The government failed to offer evidence that defendant knew he was a convicted felon at the time he possessed firearms and ammunition. Although this was plain error under Rehaif v. United States, 139 S. Ct. 2191 (2019), defendant has not shown that his substantial rights were affected. Defendant stipulated that, on the date of the offense, he had been convicted of a crime punishable by imprisonment for a term exceeding one year and thus could not lawfully possess a firearm or ammunition. Although defendant proffers on appeal his mental illness and the nature of his South Carolina Youthful Offender Act sentence as reasons why knowledge of his prohibited status should not be imputed to him, he has not suggested he would have presented these matters – or any other evidence – as factual bases at trial for contradicting the evidence that he knew he was a felon and could not possess firearms or ammunition.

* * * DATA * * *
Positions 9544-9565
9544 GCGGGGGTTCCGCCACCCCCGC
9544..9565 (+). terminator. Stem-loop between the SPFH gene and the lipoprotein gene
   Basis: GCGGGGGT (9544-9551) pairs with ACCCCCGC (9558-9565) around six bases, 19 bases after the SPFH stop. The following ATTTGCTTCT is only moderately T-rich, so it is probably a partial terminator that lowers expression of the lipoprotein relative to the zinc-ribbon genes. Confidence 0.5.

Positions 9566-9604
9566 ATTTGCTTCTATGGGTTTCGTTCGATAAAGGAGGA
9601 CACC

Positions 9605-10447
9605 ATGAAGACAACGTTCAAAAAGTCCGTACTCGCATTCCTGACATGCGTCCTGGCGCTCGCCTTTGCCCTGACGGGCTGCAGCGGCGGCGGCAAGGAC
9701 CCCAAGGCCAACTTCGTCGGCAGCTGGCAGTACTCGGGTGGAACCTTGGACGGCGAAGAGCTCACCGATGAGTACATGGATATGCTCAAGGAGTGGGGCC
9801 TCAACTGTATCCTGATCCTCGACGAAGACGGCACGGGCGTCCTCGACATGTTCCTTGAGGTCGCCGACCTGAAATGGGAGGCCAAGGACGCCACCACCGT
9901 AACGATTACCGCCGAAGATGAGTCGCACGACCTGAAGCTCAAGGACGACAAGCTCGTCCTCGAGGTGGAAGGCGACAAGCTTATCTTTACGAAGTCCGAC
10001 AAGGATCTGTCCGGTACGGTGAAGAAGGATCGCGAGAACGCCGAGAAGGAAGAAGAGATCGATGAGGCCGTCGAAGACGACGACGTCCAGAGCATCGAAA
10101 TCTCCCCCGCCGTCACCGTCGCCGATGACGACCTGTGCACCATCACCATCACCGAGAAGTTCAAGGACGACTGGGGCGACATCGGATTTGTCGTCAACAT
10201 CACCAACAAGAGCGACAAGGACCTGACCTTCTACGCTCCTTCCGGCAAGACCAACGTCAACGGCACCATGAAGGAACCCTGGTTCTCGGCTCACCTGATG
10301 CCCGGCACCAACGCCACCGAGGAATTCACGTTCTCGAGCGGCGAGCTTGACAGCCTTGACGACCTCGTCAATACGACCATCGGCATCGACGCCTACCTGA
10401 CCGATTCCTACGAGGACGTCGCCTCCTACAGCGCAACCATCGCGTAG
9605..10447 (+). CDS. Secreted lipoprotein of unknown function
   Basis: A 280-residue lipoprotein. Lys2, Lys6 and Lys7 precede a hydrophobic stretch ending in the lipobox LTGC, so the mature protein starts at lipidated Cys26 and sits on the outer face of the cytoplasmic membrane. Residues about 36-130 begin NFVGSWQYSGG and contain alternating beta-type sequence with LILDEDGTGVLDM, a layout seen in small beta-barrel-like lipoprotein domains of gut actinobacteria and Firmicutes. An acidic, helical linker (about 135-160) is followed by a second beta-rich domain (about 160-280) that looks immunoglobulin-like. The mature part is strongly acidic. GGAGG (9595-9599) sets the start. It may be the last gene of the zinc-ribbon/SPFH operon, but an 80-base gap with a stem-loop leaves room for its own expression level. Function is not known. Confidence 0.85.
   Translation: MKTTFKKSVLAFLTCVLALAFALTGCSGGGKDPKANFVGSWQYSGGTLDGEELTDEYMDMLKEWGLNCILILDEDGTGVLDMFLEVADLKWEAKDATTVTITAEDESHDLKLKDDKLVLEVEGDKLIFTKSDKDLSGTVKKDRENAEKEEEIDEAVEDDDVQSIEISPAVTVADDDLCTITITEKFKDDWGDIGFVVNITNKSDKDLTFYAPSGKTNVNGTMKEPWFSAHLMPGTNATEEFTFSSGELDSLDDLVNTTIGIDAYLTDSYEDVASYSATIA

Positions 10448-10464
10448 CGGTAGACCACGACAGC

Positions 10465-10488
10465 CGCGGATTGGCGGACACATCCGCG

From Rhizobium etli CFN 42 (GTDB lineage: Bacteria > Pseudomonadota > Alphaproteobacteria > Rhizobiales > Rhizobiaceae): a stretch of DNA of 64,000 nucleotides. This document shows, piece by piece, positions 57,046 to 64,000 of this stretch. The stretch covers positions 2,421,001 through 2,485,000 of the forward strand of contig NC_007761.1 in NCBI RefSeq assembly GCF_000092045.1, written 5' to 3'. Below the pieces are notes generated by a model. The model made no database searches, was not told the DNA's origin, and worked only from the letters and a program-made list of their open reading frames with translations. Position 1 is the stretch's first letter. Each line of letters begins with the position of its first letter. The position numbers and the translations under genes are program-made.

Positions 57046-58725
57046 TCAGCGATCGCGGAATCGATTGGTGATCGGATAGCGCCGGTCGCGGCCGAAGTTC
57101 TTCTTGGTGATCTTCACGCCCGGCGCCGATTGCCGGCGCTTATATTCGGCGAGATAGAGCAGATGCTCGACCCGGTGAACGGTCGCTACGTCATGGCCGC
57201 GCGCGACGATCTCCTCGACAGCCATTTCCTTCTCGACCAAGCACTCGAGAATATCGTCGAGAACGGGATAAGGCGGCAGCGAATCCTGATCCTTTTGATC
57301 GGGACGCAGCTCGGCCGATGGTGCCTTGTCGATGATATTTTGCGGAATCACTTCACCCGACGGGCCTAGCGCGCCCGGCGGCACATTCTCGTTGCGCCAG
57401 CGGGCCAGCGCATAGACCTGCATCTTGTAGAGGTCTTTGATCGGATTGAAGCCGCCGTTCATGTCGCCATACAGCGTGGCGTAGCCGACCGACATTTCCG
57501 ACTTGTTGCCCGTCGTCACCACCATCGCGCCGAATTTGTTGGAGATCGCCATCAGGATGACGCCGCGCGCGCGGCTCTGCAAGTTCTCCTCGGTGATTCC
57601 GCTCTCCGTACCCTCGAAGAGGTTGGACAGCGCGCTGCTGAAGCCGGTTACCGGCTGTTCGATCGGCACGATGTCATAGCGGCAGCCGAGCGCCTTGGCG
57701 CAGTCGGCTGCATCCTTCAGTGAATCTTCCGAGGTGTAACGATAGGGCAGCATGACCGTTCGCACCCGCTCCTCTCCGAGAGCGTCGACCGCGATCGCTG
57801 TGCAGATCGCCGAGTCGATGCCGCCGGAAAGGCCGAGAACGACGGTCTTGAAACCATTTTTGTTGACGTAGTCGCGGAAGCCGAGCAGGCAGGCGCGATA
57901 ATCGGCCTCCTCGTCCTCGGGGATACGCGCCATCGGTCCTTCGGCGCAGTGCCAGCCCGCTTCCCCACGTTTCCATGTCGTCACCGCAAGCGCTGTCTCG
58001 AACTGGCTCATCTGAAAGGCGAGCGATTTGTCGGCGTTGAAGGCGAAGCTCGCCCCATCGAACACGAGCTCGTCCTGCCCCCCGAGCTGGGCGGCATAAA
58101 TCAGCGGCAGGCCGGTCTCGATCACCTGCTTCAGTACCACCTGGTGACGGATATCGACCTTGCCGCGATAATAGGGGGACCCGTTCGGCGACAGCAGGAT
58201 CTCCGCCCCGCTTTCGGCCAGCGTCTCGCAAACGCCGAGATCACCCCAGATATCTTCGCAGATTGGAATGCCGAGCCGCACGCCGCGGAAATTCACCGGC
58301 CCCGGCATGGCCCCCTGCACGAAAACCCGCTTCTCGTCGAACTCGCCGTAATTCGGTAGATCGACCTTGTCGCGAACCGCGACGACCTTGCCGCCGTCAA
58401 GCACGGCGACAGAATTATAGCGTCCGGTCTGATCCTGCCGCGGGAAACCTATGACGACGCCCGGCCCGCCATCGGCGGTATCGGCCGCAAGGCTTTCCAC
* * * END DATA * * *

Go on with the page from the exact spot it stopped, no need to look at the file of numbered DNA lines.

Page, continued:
We affirm the criminal judgment against defendant.
The district court acknowledged the violent and serious nature of defendant’s conduct, disagreed with the notion that he was a minimal or minor participant, and explained how he differed from his co-defendants. Nevertheless, the court stated it had accounted for defendant’s mental health difficulties and learning issues and afforded defendant a downward variance from the guidelines range of 502 to 567 months’ imprisonment based on his history of mental health issues. Accordingly, in sentencing defendant to 480 months, the district court explicitly considered defendant’s mental health issues and found him less deserving of the level of incapacitating punishment suggested by the guidelines as a result.
United States v. Hardiman (Lawyers Weekly No. 003-037-22, 8 pp.) (Per Curiam) 19-4407. Appealed from USDC at Florence, S.C. (Bryan Harwell, J.) Elizabeth Franklin-Best for appellant; Corey Ellis for appellee. 4th Cir. Unpub.